- Google CEO Sundar Pichai told investors on Thursday that it plans to roll out its LaMDA language model with search components “very soon,” suggesting pressure from Microsoft-backed ChatGPT.
- The company also said it is reorganizing its artificial intelligence subsidiary DeepMind into Google, spinning it out of other bets.
- AI’s talk came as the company reported its fourth consecutive quarter in which earnings and revenue fell short of analysts’ estimates.
Alphabet and Google CEO Sundar Pichai said on Thursday that the company will soon add advanced AI features to its search engine.
On Tuesday, CNBC reported that Google is testing some of these features with employees as part of a “Code Red” plan to respond to ChatGPT, which is powered by the popular chatbot. Microsoft, These include a chatbot called “Apprentice Bard” as well as new search desktop designs that can be used in a question-and-answer format.
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“Very soon, people will be able to interact directly in experimental and innovative ways with our latest, most powerful language model as a companion to search,” he said, referring to Google’s conversational technology LaMDA, or Language Models for Conversational Applications. Will be able.”
Pichai said it would release larger language models “in the coming weeks and months” so the company could get more feedback.
Executives returned to the topic of artificial intelligence repeatedly on the company’s fourth-quarter earnings call. “AI is the most profound technology we’re working on today,” Pichai said in his opening remarks.
The effort to focus on AI comes as the company faces pressure on its core advertising business and a competitive threat from one of its historical archenemies.
Thursday’s earnings report marked the fourth consecutive quarter in which the company missed Wall Street’s expectations for both earnings and revenue, according to expectation estimates provided by Refinitiv. Weakness in the advertising business was manifested in the form of an 8% decline in YouTube’s advertising revenue and a 2% decline in Google’s search and other revenue.
Google is also facing pressure from ChatGPT, which was launched late last year by Microsoft-backed OpenAI. Google’s core business is web search, and the company has long positioned itself as a leader in AI. But generative AI products like ChatGPT could pose a threat to the entire model of internet search, as they can provide creative answers to more complex questions.
is microsoft Allegedly ChatGPT is considering adding functionality to its own search engine, Bing. The threat of falling behind in AI reportedly motivated even Google’s co-founders Larry Page and Sergey Brin To take a direct interest in the efforts of the latter years after stepping down from day-to-day work at the company in 2019.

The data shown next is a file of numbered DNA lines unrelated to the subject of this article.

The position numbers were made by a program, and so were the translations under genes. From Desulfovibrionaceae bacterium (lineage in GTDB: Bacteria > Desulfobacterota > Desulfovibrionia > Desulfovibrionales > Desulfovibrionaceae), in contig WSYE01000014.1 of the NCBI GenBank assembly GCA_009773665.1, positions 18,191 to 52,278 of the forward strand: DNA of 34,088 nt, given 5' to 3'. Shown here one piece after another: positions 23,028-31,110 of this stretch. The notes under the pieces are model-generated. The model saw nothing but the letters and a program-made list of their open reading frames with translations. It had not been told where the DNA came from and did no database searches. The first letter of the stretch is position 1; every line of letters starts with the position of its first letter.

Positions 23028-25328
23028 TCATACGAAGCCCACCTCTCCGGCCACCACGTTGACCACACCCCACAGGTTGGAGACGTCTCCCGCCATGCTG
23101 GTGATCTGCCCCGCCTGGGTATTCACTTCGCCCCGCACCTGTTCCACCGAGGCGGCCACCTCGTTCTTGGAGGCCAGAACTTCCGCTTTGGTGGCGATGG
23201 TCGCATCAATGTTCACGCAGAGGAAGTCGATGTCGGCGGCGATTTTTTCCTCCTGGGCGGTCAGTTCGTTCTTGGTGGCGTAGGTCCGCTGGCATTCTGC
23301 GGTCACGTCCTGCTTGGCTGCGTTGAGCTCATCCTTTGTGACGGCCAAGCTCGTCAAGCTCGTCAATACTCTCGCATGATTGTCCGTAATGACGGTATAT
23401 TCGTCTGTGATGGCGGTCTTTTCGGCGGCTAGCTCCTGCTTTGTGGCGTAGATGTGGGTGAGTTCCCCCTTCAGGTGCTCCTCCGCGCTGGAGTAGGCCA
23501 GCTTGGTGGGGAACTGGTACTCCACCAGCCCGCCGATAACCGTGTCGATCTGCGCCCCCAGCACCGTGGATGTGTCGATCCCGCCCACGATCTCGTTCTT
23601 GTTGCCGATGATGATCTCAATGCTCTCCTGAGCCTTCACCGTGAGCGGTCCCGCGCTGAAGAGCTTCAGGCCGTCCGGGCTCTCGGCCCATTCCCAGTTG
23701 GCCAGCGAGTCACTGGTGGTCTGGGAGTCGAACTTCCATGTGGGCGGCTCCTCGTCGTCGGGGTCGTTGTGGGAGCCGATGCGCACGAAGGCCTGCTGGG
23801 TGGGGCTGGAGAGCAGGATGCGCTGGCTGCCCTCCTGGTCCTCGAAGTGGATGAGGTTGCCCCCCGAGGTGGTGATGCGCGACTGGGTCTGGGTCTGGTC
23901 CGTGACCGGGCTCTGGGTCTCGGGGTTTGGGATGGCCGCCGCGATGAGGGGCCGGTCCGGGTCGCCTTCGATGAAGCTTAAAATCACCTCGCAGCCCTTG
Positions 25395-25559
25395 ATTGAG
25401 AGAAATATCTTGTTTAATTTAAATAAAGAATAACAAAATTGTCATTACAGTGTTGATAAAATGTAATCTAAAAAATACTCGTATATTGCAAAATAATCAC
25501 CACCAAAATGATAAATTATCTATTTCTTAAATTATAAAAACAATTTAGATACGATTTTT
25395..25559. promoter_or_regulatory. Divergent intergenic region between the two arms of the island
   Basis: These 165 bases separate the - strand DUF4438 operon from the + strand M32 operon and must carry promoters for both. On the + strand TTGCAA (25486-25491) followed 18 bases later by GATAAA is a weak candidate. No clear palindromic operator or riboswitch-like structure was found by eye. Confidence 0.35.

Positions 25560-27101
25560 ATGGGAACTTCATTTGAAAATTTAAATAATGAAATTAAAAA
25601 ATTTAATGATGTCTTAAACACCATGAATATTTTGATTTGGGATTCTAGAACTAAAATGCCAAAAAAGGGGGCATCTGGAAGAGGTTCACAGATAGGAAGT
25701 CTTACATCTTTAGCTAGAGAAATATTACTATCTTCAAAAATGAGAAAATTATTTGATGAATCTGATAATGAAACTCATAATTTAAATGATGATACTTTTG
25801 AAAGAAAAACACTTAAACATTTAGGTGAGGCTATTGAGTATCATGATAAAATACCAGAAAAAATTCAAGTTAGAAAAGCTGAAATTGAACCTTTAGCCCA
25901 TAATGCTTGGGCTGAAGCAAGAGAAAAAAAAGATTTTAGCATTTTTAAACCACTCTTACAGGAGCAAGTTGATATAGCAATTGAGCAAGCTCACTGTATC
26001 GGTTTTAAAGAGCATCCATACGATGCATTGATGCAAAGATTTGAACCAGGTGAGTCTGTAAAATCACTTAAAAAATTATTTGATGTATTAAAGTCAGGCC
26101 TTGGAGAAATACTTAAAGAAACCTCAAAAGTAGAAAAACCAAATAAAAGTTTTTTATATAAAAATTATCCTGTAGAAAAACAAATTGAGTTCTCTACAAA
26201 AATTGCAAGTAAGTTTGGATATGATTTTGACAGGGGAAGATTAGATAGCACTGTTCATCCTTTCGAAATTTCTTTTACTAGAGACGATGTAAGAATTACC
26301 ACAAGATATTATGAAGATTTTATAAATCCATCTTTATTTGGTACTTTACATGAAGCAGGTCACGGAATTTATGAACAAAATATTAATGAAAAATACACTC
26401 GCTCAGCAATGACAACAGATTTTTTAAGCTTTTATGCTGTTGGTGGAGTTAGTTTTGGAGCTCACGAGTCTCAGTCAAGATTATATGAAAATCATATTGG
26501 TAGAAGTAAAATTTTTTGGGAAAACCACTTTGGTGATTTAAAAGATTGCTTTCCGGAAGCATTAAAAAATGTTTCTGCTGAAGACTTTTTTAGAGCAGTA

In addition to touting upcoming search improvements, the company also said that starting in the first quarter, it will change the financial reporting structure for its DeepMind artificial intelligence segment so that it reports to Google rather than to other Bates segments, including Long payback involved. Projects like self-driving cars and venture capital investments.
Google acquired the London-based company in 2014 for more than $500 million and then placed it under the other Bates umbrella when it reorganized the company as Alphabet in 2015. DeepMind posts profit for the first time in 2021.
“This reporting change reflects the strategic focus at DeepMind to support each of our segments,” Ruth Porat, Alphabet’s finance chief, said on Thursday’s earnings call.
“To be very clear, we consolidate other bets in Google only when that bet supports Google or products and services within Alphabet,” Porat said, pointing to cybersecurity company Chronicle. effective.”
Pichai also said that the company will also provide new tools and APIs to developers, creators and partners to “empower them to discover new possibilities with AI”.
But Pichai also cautioned that it would need to be scaled up gradually, saying he sees the language’s use at a large scale in the “early days”.
CNBC previously reported that employees asked ChatGPT about the threat in an internal meeting, and that Google’s Jeff Dean told employees that Google had a high “reputational risk” in providing false information, and that Type was “proceeding more conventionally than a small startup.”
Credit: www.cnbc.com /